Spying on buyers: It’s awful, but is it lawful?

Home security cameras have seen an explosion in the market worldwide. Surveillance equipment can monitor premises to deter criminals or provide evidence in a criminal investigation. The downside is that governments, corporations and individuals across the globe have been guilty of misusing surveillance and breaching individuals’ privacy.

So, what are the benefits of home surveillance in real estate, and should REALTORS® encourage its use to monitor buyers at open houses and showings?

It’s a question that has many layered answers because it depends on how the surveillance is used, where it’s used, and what it’s used for, because with the rise in surveillance there has been a rise in privacy concerns and laws to protect it.

Canada’s and BC’s privacy laws don’t extend to surveillance conducted by private citizens because the law distinguishes between information gathered and used for commercial versus non-commercial purposes.  But, while a homeowner selling a property is not a commercial situation by the strictest definition, does the hiring of a professional Realtor make it a commercial one? It would seem so.

In January this year, an Ontario Realtor told CBC news that two of her clients used cameras and microphones to eavesdrop on potential buyers. The sellers did not use the information to their advantage in negotiations, says the Realtor, but that it was “tempting” to do so.  The Real Estate Council of Ontario was prompted to warn buyers and brokers to be cautious during home viewings owing to the proliferation of hidden surveillance equipment.

“So, the question is whether people looking at the house have a reasonable expectation of privacy in somebody else’s house,” Canadian privacy lawyer Kirsten Thompson told the CBC. “A seller opening a home for a viewing is similar to an amusement park or shopping mall.” In other words, little privacy can be expected.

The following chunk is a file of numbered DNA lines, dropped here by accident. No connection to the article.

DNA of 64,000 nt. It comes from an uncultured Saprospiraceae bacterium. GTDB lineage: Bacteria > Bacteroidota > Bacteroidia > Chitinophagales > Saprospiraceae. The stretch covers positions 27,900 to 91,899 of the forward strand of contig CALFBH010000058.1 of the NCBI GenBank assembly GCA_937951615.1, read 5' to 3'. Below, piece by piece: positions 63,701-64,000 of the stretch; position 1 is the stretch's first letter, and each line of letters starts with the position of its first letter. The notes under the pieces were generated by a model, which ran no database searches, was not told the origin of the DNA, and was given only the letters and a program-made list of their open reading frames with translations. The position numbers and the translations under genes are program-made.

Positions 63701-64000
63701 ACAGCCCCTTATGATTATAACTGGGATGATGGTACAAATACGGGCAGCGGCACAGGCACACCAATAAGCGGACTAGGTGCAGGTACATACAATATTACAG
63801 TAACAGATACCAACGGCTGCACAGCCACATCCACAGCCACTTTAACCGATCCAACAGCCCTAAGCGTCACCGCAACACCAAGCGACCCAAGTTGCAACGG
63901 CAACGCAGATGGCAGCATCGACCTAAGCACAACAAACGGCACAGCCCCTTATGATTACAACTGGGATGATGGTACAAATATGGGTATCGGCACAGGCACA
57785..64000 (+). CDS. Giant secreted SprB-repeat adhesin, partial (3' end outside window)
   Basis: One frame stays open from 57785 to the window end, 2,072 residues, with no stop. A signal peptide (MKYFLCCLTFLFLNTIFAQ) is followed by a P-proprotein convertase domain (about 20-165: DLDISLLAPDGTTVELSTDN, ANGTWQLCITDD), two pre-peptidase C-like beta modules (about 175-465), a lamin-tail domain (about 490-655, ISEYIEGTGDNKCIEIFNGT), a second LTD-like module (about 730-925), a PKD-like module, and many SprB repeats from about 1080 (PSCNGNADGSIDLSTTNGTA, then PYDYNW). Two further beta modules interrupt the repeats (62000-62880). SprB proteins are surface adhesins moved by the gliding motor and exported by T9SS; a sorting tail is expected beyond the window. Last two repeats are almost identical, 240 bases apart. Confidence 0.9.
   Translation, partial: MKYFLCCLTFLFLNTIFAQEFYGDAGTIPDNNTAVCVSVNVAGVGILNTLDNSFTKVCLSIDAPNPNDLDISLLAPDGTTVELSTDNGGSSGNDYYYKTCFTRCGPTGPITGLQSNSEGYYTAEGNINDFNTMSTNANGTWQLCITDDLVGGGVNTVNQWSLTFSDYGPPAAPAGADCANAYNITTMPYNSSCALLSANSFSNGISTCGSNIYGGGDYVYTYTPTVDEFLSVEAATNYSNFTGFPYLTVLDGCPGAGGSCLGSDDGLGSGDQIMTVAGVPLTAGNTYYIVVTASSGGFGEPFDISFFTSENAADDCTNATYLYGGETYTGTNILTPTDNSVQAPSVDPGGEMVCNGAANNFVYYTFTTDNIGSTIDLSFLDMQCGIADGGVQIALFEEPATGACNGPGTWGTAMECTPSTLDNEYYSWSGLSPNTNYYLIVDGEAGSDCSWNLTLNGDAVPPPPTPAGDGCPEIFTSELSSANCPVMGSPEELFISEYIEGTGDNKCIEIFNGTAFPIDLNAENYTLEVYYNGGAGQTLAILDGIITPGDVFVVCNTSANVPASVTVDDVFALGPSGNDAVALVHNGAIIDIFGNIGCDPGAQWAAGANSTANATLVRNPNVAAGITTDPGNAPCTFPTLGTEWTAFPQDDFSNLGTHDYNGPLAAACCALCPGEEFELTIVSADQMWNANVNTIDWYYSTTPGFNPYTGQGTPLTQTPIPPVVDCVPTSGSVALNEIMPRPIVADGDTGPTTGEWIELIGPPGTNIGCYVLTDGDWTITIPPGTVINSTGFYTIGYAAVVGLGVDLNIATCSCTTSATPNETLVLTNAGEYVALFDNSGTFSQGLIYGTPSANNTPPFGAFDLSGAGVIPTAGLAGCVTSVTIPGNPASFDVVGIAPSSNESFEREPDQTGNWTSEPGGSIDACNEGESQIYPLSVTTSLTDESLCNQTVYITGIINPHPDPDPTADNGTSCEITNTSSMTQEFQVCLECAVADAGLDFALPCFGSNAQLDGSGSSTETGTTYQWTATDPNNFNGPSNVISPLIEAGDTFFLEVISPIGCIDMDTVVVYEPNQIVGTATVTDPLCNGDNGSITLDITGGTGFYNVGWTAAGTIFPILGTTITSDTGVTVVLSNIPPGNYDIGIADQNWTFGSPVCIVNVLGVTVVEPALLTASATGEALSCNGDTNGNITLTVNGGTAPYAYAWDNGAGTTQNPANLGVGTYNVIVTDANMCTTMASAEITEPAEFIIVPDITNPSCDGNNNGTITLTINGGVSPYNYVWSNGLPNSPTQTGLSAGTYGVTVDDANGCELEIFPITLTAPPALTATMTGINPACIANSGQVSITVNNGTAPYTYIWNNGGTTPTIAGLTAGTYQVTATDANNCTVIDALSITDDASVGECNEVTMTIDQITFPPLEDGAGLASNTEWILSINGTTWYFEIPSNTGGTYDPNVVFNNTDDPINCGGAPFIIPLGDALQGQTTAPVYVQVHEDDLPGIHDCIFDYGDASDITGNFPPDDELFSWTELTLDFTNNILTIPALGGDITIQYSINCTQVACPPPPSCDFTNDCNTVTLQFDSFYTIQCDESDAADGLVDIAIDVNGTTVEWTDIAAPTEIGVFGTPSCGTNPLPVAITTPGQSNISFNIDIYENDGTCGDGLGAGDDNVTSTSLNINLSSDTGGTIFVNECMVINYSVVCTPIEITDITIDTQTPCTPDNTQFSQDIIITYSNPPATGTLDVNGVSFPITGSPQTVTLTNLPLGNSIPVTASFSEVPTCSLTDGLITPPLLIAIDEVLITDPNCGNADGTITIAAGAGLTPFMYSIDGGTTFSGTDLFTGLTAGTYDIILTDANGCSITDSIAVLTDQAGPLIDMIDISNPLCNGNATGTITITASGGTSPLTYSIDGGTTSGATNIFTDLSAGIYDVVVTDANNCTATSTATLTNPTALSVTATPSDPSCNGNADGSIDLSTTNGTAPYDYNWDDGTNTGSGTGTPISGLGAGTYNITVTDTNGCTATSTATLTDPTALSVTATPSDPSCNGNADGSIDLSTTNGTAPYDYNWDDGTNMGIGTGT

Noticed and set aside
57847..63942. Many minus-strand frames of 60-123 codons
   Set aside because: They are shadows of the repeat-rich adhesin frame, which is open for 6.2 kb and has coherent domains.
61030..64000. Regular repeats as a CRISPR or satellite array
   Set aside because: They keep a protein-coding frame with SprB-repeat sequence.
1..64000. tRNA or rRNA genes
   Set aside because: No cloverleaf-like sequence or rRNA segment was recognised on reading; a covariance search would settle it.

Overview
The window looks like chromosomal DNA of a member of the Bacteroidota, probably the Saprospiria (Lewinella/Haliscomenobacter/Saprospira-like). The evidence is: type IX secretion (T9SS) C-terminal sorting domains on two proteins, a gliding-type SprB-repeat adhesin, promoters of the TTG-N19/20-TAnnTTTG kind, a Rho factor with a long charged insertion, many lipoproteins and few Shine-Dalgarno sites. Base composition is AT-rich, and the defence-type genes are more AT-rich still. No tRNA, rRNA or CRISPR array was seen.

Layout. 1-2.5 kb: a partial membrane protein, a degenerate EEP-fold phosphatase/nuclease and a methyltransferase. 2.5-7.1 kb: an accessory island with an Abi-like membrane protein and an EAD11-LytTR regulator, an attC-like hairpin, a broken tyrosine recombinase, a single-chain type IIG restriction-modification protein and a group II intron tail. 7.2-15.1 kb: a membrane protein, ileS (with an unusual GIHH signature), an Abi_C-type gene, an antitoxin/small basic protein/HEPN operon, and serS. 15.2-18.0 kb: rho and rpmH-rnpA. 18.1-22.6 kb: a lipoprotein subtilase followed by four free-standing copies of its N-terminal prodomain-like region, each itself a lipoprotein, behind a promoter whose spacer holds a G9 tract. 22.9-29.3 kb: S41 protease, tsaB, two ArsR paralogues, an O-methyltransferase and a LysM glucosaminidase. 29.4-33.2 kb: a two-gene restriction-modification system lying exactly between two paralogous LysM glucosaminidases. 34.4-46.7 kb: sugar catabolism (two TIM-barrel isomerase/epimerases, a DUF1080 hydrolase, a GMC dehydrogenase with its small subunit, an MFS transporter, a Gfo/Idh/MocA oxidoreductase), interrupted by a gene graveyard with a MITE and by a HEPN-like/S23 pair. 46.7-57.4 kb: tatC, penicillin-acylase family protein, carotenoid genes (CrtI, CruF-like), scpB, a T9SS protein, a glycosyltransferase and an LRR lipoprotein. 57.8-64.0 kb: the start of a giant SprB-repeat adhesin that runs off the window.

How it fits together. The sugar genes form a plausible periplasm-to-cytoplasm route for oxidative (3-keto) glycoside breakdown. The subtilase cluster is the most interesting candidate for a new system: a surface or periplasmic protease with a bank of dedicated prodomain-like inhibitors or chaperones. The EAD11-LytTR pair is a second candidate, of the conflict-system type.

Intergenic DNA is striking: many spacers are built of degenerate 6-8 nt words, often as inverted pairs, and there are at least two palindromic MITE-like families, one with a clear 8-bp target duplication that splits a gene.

But clearly the area of privacy and confidentiality is a developing one and there are gaps and a lot of space for interpretation.  

A prominently displayed surveillance camera or signs alerting visitors to the property that a camera is capturing their image, would likely deter bad guys from taking a seller’s personal belongings or victimizing a Realtor. And that’s a good thing.

But apart from the security benefit, the idea of being followed around and monitored carries an ick factor that may make many legitimate buyers feel uncomfortable, and you only need one or two people to resent the camera’s eye to louse up a showing and a potential sale. That’s not good.

Besides, what can you or the seller learn from watching low quality video images after the showing is over? In the US, many jurisdictions permit people to listen to the audio of the surveillance footage, so the benefit there could be the unfiltered feedback about the house from prospective buyers that may be useful.

But Canadian federal law prohibits the use of ‘surreptitious’ audio listening and recording, which comes under the wiretap provisions of the Criminal Code. (The exception is when at least one of the persons in the recorded conversation has consented to being recorded; even if that person is the one doing the recording.)

As with many legal matters of this kind, consent removes much of the risk. So, as visitors enter a home and are informed beforehand, or at the property, that there are cameras inside, and proceed to enter the premises anyway, there shouldn’t be a problem from a legal standpoint.

Video footage can show the types of people coming through the home, and the places in the tour where they may linger, or point to flaws they find, and possibly prevent crime or provide evidence if a crime occurs.

But bear in mind that the data gathered for commercial purposes are subject to the provincial Personal Information Protection Act. So, the guideline for Realtors is to find out when a seller’s property has surveillance cameras, and get their permission to post a sign indicating this on the day of the showing, or before.